Deploy .NET Lambda functions with container images - AWS Lambda

Deploy .NET Lambda functions with container images

You can deploy your Lambda function code as a container image. To help you build a container image for your .NET function, AWS provides the following resources:

  • AWS base images for Lambda

    These base images are preloaded with a language runtime and other components that are required to run the image on Lambda. AWS provides a Dockerfile for each of the base images to help with building your container image.

  • Open-source runtime interface clients

    If you use a community or private enterprise base image, you must add a runtime interface client to the base image to make it compatible with Lambda.

  • Open-source runtime interface emulator

    Lambda provides a runtime interface emulator (RIE) for you to test your function locally. The base images for Lambda and base images for custom .runtimes include the RIE. For other base images, you can download the RIE for testing your image locally.

The workflow for a function defined as a container image includes these steps:

  1. Build your container image using the resources listed in this topic.

  2. Upload the image to your Amazon Elastic Container Registry (Amazon ECR) container registry.

  3. Create the function or update the function code to deploy the image to an existing function.

AWS base images for .NET

AWS provides the following base images for .NET:

Tags Runtime Operating system Dockerfile Deprecation


.NET Core 3.1 Amazon Linux 2 Dockerfile for .NET Core 3.1 on GitHub

Apr 3, 2023


.NET 6 Amazon Linux 2 Dockerfile for .NET 6 on GitHub


.NET 5 Amazon Linux 2 Dockerfile for .NET 5 on GitHub

Amazon ECR repository:

Using a .NET base image


To complete the steps in this section, you must have the following:

  • .NET SDK – The following steps use the .NET 7 base image. Make sure that your .NET version matches the version of the base image that you specify in your Dockerfile.

  • Docker

Creating and deploying an image using a base image

In the following steps, you use Amazon.Lambda.Templates and Amazon.Lambda.Tools to create a .NET project. Then, you build a Docker image, upload the image to Amazon ECR, and deploy it to a Lambda function.

  1. Install the Amazon.Lambda.Templates NuGet package.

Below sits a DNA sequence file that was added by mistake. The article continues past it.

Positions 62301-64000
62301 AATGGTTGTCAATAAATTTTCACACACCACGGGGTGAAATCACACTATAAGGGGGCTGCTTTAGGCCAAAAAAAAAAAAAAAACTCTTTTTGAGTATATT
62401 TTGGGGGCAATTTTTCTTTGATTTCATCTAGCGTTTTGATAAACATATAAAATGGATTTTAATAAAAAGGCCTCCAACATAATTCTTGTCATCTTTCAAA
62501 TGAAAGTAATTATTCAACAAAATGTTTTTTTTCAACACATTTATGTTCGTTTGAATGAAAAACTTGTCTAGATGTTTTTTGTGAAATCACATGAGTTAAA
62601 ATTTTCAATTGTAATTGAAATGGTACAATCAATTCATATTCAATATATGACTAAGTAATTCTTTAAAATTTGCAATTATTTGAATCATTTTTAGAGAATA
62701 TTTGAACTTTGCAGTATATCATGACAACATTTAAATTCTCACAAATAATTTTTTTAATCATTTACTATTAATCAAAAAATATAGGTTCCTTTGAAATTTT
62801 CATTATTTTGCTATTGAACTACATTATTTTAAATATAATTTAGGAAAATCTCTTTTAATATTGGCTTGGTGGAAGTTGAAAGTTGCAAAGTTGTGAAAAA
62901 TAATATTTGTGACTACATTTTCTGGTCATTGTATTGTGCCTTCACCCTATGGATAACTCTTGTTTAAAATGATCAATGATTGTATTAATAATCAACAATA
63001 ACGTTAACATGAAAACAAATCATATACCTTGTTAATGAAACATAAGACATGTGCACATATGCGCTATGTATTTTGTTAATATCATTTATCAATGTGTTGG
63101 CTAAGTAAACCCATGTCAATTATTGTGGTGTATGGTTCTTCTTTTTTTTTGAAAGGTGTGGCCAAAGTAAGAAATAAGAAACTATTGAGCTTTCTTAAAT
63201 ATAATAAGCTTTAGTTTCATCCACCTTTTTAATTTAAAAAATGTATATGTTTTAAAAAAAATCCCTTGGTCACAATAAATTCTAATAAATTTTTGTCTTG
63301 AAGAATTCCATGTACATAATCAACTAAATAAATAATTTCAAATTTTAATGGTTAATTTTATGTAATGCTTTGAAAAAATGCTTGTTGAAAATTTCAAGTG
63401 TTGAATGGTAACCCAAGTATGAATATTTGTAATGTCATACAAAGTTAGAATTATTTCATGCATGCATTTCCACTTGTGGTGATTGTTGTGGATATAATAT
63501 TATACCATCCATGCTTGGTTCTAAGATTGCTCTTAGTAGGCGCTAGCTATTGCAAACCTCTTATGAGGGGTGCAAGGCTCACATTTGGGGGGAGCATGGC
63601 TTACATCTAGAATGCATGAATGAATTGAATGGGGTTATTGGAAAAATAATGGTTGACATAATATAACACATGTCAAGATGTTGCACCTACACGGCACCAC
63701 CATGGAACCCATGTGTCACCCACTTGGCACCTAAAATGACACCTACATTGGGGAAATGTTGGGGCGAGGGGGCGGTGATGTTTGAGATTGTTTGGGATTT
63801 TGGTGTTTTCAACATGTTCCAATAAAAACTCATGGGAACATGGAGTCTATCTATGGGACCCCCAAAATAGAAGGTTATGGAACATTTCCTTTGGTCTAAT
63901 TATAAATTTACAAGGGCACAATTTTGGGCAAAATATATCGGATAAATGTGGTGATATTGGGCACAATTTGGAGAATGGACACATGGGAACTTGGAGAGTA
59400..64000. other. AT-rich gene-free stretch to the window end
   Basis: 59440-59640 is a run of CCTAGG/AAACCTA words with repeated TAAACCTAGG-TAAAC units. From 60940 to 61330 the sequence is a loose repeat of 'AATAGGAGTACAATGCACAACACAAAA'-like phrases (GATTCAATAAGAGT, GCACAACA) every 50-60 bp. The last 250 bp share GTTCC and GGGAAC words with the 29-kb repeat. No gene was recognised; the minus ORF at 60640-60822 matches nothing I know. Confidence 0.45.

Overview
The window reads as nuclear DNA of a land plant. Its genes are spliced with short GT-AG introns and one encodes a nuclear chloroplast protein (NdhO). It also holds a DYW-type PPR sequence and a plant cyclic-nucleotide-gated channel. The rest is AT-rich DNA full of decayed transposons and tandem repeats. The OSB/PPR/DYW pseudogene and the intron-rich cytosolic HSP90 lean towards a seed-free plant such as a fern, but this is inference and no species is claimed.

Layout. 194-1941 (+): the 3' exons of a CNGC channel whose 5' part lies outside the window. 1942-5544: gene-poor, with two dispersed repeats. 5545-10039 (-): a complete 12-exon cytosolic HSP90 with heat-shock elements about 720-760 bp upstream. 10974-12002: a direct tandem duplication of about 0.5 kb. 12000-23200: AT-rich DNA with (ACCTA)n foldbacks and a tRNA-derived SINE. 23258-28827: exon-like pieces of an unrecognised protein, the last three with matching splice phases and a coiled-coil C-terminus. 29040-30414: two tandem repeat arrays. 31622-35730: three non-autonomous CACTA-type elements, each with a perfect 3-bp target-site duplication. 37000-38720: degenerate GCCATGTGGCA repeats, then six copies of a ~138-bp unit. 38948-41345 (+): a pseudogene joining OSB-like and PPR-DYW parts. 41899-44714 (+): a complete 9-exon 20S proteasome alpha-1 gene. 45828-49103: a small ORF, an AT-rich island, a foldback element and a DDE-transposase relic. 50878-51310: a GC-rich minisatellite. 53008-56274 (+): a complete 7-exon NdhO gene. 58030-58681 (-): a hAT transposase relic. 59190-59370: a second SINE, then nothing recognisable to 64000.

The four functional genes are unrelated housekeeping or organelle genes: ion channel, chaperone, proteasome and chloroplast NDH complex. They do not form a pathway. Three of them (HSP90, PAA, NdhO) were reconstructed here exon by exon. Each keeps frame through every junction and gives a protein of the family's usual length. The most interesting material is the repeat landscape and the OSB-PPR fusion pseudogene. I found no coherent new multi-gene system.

dotnet new install Amazon.Lambda.Templates

    For more information about this package, see the AWS Lambda for .NET Core repository on GitHub.

  2. Create a .NET project using the lambda.image.EmptyFunction template.

    dotnet new lambda.image.EmptyFunction --name MyFunction --region us-east-1
  3. In the src/MyFunction directory, examine the following files:

    • aws-lambda-tools-defaults.json – This file is where you specify the command line options when deploying your Lambda function.

    • Function.cs – Your Lambda handler function code. This is a C# template that includes the default Amazon.Lambda.Core library and a default LambdaSerializer attribute. For more information about serialization requirements and options, see Serializing Lambda functions. You can use the provided code for testing, or replace it with your own.

    • MyFunction.csproj – A .NET project file, which lists the files and assemblies that comprise your application.

    • Readme – This file contains more information about the sample Lambda function.

  4. Examine the Dockerfile in the src/MyFunction directory. You can use the provided Dockerfile for testing, or replace it with your own. If you use your own, make sure to:

    • Set the FROM property to the URI of the base image. Your .NET version must match the version of the base image.

    • Set the CMD argument to the Lambda function handler. This should match the image-command in aws-lambda-tools-defaults.json.

    Example Dockerfile
    FROM #You can also pull these images from DockerHub amazon/aws-lambda-dotnet:7 # Copy function code COPY publish/* ${LAMBDA_TASK_ROOT} # Set the CMD to your handler (could also be done as a parameter override outside of the Dockerfile) CMD [ "MyProject::MyFunction.Function::FunctionHandler" ]
  5. Install the Amazon.Lambda.Tools .NET Core Global Tool.

    dotnet tool install -g Amazon.Lambda.Tools

    If Amazon.Lambda.Tools is already installed, make sure that you have the latest version.

    dotnet tool update -g Amazon.Lambda.Tools
  6. Change the directory to MyFunction/src/MyFunction, if you're not there already.

    cd src/MyFunction
  7. Use Amazon.Lambda.Tools to build the Docker image, push it to a new Amazon ECR repository, and deploy the Lambda function.

    For --function-role, specify the role name—not the Amazon Resource Name (ARN)—of the execution role for the function. For example, lambda-role.

    dotnet lambda deploy-function MyFunction --function-role lambda-role

    For more information about the Amazon.Lambda.Tools .NET Core Global Tool, see the AWS Extensions for .NET CLI repository on GitHub.

  8. Invoke the function.

    dotnet lambda invoke-function MyFunction --payload "Testing the function"

    If everything is successful, you see the following:

    Payload: "TESTING THE FUNCTION" Log Tail: START RequestId: id Version: $LATEST END RequestId: id REPORT RequestId: id Duration: 0.99 ms Billed Duration: 1 ms Memory Size: 256 MB Max Memory Used: 12 MB

.NET runtime interface clients

You can download the .NET runtime interface client from the AWS Lambda for .NET Core repository on GitHub.